Why Would an Innocent Person Plead the Fifth?

From Ken White at Popehat.

I’ve been seeing a lot of comments to the effect of “why should Lois Lerner take the Fifth if she has nothing to hide?” Ironically these comments often come from people who profess to oppose expansive government power, and from people who accept the proposition that Lerner was part of wrongdoing in the first place — in other words, that there was a government conspiracy to target people with the machinery of the IRS for holding unpopular political views. Such people do not seem to grasp how their predicate assumptions answer their own question.

You take the Fifth because the government can’t be trusted. You take the Fifth because what the truth is, and what the government thinks the truth is, are two very different things. You take the Fifth because even if you didn’t do anything wrong your statements can be used as building blocks in dishonest, or malicious, or politically motivated prosecutions against you. You take the Fifth because if you answer questions truthfully the government may still decide you are lying and prosecute you for lying.

This comes, remember, from a former federal prosecutor.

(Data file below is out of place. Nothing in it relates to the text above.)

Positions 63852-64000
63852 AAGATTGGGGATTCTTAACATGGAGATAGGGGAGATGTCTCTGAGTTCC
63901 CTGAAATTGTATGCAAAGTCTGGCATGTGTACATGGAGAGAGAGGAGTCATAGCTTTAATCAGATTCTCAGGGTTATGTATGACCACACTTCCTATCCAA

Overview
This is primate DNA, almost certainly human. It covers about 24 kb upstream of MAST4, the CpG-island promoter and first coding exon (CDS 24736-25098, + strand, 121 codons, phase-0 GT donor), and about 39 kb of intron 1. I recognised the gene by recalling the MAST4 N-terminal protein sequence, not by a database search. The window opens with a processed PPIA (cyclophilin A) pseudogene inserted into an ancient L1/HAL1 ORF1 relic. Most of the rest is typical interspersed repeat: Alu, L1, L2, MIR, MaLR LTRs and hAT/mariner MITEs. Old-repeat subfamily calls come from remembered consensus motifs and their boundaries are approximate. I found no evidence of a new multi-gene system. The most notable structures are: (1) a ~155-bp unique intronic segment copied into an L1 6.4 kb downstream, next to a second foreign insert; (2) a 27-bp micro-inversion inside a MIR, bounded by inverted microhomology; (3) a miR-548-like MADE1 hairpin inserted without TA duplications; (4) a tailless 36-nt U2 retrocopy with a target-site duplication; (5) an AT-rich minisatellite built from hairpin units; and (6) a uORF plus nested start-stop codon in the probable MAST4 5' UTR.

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About J@m3z Aitch

J@m3z Aitch is a two-bit college professor who'd rather be canoeing.
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4 Responses to Why Would an Innocent Person Plead the Fifth?

  1. lancifer666 says:

    This argument would be more persuasive if the subject of the discussion wasn’t herself accused of abusing government power to abridge the constitutional rights of others.

  2. lancifer666 says:

    But I guess that’s supposed to be the point. Still, it is annoying that a person is trying to use the bill to avoid prosecution for possibly denying others their constitutional rights.

  3. lancifer666 says:

    “Bill” in the above post should be followed by “of rights”.

  4. J@m3z Aitch says:

    But I guess that’s supposed to be the point.
    Yep.

    Still, it is annoying that a person is trying to use the bill [of rights] to avoid prosecution for possibly denying others their constitutional rights.
    It’s also annoying when people use the bill of rights to avoid prosecution for allegedly raping and killing a 4 year old.

    Constitutional case law is built up on criminals demanding their rights. Clarence Earl Gideon wasn’t guilty of the particular crime he was accused of, but he was a petty criminal with prior convictions (Gideon v. Wainwright–right to have the state provide an attorney); Dollree Mapp did have illegal pornographic materials in her home, although they’d probably be legal today (Mapp v. Ohio–Exclusionary rule); Ernesto Miranda was re-convicted of rape on retrial, and later was stabbed to death in a bar fight (Miranda warning).

    On such unlikely “heroes” are our rights secured…to the extent they’re secure at all.

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